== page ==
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Phaseolus vulgaris is nodulated in northern Spain by Rhizobium leguminosarum strains harboring two nodC alleles present in American Rhizobium etli strains: biogeographical and evolutionary implications

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In this study a collection of rhizobial strains were isolated from effective nodules of Phaseolus vulgaris in a wide region of northern Spain, which is the major producer region of this legume in Spain. The analysis of their core genes, rrs, atpD, and recA, and the 16S-23S intergenic spacer showed that all isolates belong to the phylogenetic group of Rhizobium leguminosarum and some of them were identical to those of strains nodulating Vicia or Trifolium. None of the isolates was identified as Rhizobium etli; however, all of them carry the nodC alleles α and  harboured by American strains of this species. These alleles were also found in strains nodulating P. vulgaris in southern Spain identified as R. etli. These results suggest that R. etli was carried from America to Spain with common bean seeds, but that they could have found difficulties persisting in the soils of northern Spain, probably because of the climatic conditions. The symbiotic genes of this species could have been transferred, after the arrival of P. vulgaris, to strains of R. leguminosarum already present in northern Spanish soils.

Dans cette étude, une collection de souches de rhizobiums a été isolée de nodules actifs de Phaseolus vulgaris dans une vaste région du Nord de l’Espagne, principale productrice de cette légumineuse dans cette région. L’analyse des gènes centraux rrs, atpD et recA, et de l’espaceur intergénique 16S-23S, a démontré que tous les isolats appartenaient au groupe phylogénique de Rhizobium leguminosarum et que quelques uns d’entre eux étaient identiques aux souches formant des nodules sur Vicia ou Triflorum. Aucun isolat n’a été identifié à Rhizobium etli, mais tous possédaient les allèles α et  de nodC retrouvées dans les souches américaines de cette espèce. Ces allèles ont aussi été retrouvés dans les souches formant des nodules sur P. vulgaris du sud de l’Espagne, identifiées à R. etli. Ces résultats suggèrent donc que R. etli a été apporté de l’Amérique vers l’Espagne par des graines de fèves communes, mais qu’il a eu de la difficulté à persister dans les sols du nord de l’Espagne, probablement à cause des conditions climatiques. Les gènes symbiotiques de cette espèce pourraient avoir été transférés après l’arrivée de P. vulgaris vers les souches de R. leguminosarum déjà présentes dans les sols du nord de l’Espagne.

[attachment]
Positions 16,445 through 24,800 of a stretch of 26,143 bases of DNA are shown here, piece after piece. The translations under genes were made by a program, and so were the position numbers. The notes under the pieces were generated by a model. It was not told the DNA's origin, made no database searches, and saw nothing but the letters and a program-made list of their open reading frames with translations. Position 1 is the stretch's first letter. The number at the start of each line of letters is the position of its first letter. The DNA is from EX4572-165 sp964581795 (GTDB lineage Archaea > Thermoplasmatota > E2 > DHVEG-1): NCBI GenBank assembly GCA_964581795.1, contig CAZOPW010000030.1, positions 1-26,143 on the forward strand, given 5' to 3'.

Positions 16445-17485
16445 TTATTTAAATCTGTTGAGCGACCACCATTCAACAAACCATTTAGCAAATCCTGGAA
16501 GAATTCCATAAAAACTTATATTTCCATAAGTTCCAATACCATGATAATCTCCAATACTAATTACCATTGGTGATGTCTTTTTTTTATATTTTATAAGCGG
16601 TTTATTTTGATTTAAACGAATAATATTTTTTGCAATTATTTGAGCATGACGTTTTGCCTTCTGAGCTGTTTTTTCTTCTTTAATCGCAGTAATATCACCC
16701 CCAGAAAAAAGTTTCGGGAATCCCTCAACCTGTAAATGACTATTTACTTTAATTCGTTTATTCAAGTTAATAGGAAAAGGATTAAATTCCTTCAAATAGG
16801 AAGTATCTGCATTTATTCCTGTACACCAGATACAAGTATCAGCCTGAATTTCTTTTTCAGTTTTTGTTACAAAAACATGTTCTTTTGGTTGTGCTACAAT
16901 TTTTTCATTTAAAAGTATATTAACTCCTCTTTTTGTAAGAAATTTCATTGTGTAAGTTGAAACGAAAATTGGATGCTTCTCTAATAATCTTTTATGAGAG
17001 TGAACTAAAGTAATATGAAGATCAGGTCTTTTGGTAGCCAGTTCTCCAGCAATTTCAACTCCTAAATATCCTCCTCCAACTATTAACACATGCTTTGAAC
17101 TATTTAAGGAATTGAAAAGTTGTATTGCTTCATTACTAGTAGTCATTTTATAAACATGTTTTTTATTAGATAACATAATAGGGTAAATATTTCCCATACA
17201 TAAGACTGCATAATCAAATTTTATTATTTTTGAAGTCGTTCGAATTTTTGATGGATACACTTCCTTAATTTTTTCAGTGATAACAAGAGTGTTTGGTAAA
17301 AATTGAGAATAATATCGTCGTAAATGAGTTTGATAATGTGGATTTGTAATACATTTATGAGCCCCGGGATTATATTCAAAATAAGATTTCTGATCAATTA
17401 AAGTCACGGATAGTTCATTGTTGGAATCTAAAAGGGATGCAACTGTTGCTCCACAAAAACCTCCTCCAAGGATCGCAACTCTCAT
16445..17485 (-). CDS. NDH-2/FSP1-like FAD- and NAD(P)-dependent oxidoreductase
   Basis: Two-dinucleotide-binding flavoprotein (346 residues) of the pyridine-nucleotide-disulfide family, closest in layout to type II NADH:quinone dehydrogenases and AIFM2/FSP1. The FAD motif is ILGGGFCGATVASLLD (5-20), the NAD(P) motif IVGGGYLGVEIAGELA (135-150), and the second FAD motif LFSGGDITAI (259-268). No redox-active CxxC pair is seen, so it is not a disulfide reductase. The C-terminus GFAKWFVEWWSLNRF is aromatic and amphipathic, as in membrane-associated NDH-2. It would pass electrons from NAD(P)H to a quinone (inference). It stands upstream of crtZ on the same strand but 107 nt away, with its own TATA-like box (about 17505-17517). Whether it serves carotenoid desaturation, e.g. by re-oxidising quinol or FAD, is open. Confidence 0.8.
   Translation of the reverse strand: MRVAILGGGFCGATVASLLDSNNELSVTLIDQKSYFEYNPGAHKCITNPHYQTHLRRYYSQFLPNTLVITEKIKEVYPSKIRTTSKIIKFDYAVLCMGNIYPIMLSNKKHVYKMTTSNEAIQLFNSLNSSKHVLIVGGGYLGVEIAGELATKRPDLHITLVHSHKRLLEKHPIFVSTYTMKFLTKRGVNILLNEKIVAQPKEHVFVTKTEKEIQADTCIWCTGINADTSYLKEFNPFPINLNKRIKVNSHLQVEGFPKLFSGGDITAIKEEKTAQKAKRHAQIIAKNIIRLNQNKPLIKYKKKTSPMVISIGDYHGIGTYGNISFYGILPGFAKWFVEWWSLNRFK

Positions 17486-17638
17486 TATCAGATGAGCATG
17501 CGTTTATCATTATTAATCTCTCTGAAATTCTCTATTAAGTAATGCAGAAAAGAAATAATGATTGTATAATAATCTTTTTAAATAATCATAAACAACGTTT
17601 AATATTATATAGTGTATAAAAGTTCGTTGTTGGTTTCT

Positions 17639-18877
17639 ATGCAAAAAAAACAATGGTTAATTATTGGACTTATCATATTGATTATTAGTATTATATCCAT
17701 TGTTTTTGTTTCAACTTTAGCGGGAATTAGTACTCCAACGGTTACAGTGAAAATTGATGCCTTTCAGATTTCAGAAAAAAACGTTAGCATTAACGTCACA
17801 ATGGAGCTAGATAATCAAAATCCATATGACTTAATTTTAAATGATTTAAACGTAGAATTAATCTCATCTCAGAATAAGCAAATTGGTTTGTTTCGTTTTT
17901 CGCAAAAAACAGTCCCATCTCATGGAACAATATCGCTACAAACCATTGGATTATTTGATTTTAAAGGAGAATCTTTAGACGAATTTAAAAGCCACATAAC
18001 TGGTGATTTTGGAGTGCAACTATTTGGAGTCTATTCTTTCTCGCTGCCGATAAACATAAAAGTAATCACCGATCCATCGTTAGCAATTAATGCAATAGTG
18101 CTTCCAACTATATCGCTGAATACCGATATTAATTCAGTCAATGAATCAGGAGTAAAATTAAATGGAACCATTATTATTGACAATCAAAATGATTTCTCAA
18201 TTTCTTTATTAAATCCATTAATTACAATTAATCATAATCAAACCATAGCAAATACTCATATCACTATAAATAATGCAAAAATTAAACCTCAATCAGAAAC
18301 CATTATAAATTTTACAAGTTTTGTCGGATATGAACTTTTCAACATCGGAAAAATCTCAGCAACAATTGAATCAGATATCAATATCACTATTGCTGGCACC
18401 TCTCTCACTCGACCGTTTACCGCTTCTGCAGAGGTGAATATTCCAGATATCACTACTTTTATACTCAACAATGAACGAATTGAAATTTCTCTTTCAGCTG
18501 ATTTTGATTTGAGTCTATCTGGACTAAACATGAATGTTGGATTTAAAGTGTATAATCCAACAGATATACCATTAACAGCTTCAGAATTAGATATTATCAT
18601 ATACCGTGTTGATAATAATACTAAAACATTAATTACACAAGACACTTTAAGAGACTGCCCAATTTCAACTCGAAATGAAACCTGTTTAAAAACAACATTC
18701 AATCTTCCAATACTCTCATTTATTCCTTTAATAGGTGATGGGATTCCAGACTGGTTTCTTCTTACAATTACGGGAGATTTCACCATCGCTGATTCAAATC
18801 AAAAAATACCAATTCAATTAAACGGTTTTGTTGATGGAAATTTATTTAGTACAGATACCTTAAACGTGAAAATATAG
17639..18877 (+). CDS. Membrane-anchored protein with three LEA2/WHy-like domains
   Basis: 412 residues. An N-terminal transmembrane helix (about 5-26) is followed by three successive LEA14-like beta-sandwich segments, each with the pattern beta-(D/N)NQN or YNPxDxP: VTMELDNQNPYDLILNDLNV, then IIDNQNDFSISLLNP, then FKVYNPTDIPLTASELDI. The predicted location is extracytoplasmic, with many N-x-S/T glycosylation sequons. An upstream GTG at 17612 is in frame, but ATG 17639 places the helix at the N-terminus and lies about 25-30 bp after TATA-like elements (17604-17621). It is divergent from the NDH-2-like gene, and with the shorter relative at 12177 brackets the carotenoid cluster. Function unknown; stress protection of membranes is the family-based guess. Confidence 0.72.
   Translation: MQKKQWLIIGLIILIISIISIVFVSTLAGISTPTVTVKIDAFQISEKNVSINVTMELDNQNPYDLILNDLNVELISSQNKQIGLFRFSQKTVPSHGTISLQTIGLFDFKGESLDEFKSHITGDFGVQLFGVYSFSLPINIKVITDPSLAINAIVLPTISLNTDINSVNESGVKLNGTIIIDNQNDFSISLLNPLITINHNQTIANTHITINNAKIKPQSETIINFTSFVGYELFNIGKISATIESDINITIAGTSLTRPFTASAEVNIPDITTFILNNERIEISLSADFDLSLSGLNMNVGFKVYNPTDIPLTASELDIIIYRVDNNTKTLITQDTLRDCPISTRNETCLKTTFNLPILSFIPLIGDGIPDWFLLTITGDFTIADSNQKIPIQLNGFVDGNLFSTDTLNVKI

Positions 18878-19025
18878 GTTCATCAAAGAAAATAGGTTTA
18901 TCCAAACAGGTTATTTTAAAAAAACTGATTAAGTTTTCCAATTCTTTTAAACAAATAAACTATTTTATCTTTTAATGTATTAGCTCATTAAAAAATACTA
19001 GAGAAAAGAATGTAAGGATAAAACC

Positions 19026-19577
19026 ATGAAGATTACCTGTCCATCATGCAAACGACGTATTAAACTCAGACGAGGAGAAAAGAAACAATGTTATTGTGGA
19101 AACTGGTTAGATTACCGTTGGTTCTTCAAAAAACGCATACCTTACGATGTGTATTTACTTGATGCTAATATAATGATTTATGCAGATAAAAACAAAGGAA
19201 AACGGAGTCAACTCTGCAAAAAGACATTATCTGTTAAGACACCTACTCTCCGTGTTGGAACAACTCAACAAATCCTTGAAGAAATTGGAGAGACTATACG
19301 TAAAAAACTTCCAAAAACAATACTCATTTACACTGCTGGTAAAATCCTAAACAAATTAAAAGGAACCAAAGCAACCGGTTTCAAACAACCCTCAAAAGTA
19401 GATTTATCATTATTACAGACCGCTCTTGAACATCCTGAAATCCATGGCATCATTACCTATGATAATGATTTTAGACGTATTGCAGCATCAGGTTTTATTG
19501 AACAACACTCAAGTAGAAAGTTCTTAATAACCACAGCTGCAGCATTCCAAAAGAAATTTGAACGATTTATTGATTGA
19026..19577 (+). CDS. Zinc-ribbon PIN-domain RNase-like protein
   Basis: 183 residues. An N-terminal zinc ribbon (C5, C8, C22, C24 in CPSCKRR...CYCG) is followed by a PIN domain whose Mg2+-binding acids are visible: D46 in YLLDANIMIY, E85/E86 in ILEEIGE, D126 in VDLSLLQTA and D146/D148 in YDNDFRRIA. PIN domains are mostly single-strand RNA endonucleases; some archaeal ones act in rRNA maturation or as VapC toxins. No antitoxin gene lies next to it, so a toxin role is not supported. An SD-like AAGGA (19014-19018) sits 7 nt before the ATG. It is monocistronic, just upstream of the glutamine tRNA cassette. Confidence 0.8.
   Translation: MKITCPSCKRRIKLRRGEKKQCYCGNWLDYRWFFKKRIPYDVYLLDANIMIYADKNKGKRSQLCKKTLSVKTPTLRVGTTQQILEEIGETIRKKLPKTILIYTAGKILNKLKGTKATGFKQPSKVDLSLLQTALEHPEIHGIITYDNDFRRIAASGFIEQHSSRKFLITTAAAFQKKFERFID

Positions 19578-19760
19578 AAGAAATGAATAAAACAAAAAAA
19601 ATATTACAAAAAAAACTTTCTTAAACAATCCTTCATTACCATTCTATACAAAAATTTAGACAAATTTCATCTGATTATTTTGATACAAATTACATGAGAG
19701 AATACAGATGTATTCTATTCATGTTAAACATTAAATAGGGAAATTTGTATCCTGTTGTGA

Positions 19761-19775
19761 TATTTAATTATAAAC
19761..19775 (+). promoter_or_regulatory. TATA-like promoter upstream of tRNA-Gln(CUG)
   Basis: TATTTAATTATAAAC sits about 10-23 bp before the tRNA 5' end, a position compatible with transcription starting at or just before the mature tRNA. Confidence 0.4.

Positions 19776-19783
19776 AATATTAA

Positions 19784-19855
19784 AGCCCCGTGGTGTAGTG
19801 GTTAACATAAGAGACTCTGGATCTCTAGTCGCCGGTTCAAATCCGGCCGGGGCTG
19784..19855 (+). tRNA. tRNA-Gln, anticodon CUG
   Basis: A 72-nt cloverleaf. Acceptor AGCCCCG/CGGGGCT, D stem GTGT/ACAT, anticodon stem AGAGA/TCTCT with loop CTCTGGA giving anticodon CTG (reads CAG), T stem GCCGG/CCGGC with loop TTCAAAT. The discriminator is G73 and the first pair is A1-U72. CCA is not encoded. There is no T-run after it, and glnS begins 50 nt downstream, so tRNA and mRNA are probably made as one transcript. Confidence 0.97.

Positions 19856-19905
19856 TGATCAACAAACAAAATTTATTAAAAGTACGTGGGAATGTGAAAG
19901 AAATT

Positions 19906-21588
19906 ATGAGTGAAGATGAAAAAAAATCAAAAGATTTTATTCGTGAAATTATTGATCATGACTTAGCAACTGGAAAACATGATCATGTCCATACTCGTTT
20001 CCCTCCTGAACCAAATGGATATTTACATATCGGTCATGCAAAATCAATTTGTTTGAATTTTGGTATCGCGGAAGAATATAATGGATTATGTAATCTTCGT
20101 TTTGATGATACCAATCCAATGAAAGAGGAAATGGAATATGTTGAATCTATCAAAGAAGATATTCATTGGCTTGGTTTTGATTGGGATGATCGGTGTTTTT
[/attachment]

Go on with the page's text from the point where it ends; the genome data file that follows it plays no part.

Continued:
Document Type: Research Article

Publication date: 2010-08-01

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  • Published since 1954, this monthly journal contains new research in the field of microbiology including applied microbiology and biotechnology; microbial structure and function; fungi and other eucaryotic protists; infection and immunity; microbial ecology; physiology, metabolism and enzymology; and virology, genetics, and molecular biology. It also publishes review articles and notes on an occasional basis, contributed by recognized scientists worldwide.
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